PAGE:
How To Travel by Air

For Those With IBD, Traveling By Air Can Be A Great Way To Go

airplane wing
Flying has some definite advantages when you have IBD, especially if you're prepared. Image ©

Because air travel is often faster than driving or any other mode of transport, flying may be preferrable to people with chronic health conditions such as inflammatory bowel disease (IBD) because of the speed and ease with which you can get to a destination. Learn how to travel the friendly skies like a pro!

Difficulty: Average

Time Required: Several weeks before the trip

Here's How:

  1. Book your ticket several weeks to months before your trip. At the time you book, ask for an aisle seat. If you're comfortable doing so, go right ahead and ask for an aisle seat close to the restroom. At this time also notify the travel agent or airline if you will need help getting on or off the plane.
  1. A few weeks before your flight, ask your physician for a written prescription for your medications. That way, if medication is lost you can refill your prescription when you get to your destination.
  2. Ask your physician and/or insurance company to provide you with a list of physicians at your destination that are qualified to treat your condition. This way, if you do have a problem on your trip, you have the name and number of a doctor who can treat you.
  3. When packing, be sure to put all your medications, medical supplies and insurance information in your carry-on bag. This is extremely important -- checked luggage does occasionally get lost or sent to the wrong destination and you will have to wait for it to be returned to you.
  4. Whenever possible, keep medications in their original packaging (including supplements and vitamins). This way, security personnel will see that you have a valid prescription for your medications.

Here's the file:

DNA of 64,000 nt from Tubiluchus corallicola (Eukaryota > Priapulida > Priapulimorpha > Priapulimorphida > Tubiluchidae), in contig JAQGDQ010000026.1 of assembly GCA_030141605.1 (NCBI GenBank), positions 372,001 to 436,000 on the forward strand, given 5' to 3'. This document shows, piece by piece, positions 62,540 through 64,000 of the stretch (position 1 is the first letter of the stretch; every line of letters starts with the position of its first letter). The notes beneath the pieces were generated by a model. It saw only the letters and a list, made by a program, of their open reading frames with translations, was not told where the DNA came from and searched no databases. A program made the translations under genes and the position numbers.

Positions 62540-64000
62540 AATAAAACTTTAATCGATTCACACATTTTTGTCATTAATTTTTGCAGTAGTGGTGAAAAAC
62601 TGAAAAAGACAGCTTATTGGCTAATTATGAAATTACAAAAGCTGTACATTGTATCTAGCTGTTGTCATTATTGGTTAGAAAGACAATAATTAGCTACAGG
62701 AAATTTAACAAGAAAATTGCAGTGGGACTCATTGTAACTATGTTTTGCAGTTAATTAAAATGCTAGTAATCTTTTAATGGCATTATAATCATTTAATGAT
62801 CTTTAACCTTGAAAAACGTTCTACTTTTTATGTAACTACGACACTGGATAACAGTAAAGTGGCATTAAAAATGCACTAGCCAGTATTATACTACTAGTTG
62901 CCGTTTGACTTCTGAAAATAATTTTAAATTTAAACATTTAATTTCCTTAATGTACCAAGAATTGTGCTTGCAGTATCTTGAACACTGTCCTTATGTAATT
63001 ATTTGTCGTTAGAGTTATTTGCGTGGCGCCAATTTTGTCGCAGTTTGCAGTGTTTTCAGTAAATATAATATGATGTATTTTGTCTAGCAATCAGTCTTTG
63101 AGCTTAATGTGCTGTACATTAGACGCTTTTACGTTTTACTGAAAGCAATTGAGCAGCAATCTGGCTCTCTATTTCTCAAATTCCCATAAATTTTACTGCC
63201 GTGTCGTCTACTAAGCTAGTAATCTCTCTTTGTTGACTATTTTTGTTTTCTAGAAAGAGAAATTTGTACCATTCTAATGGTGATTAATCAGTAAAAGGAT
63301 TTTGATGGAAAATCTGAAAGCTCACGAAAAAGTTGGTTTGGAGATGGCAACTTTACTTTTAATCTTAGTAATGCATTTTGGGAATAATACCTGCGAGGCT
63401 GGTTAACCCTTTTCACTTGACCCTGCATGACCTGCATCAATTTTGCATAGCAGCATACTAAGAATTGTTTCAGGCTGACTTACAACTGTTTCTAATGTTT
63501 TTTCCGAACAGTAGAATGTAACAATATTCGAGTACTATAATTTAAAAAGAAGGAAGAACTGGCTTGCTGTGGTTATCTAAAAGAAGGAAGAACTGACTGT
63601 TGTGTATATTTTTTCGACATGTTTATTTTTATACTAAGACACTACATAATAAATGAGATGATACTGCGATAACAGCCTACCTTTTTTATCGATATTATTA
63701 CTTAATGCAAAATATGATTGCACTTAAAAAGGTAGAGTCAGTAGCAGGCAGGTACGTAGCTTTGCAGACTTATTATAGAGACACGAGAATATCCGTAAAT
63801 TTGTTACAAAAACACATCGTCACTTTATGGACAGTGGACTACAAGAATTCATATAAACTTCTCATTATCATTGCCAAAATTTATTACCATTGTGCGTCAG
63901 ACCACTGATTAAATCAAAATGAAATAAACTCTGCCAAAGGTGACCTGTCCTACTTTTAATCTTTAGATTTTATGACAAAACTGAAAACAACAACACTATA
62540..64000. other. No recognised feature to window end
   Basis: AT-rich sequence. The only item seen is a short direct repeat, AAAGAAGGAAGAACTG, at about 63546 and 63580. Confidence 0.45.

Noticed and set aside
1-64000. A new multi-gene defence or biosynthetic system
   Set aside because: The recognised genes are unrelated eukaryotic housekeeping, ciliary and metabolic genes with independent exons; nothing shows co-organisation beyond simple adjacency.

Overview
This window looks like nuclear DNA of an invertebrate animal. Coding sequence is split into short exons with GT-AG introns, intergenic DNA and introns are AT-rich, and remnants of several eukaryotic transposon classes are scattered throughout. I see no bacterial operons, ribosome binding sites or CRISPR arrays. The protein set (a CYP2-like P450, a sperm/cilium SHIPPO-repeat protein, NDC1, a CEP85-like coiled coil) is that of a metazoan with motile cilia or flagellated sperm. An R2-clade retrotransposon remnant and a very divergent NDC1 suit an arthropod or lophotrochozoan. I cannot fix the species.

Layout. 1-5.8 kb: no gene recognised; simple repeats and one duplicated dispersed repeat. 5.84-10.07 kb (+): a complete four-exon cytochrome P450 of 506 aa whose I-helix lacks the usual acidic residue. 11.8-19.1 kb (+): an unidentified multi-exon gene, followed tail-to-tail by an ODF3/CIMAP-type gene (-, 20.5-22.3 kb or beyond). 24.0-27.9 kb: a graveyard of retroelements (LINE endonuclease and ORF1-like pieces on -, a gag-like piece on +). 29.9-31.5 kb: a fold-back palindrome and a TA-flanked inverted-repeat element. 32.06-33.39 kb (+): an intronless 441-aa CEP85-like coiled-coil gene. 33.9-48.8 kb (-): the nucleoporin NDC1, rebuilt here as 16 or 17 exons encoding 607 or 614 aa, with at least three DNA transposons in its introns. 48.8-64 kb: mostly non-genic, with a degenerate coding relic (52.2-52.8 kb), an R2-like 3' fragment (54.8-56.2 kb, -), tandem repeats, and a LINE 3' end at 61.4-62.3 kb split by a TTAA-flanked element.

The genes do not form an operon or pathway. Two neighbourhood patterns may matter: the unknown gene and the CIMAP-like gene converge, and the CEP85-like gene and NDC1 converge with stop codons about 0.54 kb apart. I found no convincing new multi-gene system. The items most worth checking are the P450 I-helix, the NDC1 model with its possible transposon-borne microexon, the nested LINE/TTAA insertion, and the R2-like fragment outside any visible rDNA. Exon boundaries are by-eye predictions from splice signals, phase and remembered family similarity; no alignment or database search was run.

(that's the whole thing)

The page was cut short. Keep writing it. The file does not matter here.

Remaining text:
1. In your carry-on bag, pack extra undergarments, wet wipes, tissues, antibacterial hand wash, and any other items you might need in an emergency or if a restroom is not clean or stocked. Also remember to pack a snack -- it's likely that you will not want to eat the food available in the airport or on the plane.
  1. When you check-in at the airport, double-check your seating assignment. If you are not in an aisle seat and had requested one, ask the airline employees to move you to an aisle seat. Checking in early for your flight helps, as many seats will not be assigned until the other passengers arrive at the airport.
  2. If you are very ill and can not stand in line at security, tell the airline employees at check-in. They will assist you, and help you to get through security and to your gate. Remember -- a smile and a pleasant attitude will always help in these situations.
  3. Depending on the size of the airplane, your flight may board anywhere from 45 to 20 minutes before flight time. You can always ask the airline employees when they expect to start boarding the plane. Plan your last bathroom break in the airport accordingly.
  4. If the airline did not give you an aisle seat, you can always politely ask another passenger to switch with you once everyone has boarded the plane. Some passengers who often won't mind switching seats include a person who is traveling alone, a group traveling together that has been separated, or another passenger who wants the window seat.
  1. Passengers are generally not allowed to get up and move about the cabin of the airplane during taxi, takeoff, and landing. Ask a flight attendant what time landing may begin and plan to take your last bathroom break beforehand.
  2. When you get to your destination -- have a great time! But remember you'll probably want to keep to your diet and medication regimen to be in good shape for the flight home.


  1. Always be as polite as you can to airport and airline employees as well as other passengers.
  2. Eat lightly the day of your flight.
  3. Stick to your diet and medication schedule for a week or more before the flight to cut down on the risk of problems the day you fly.

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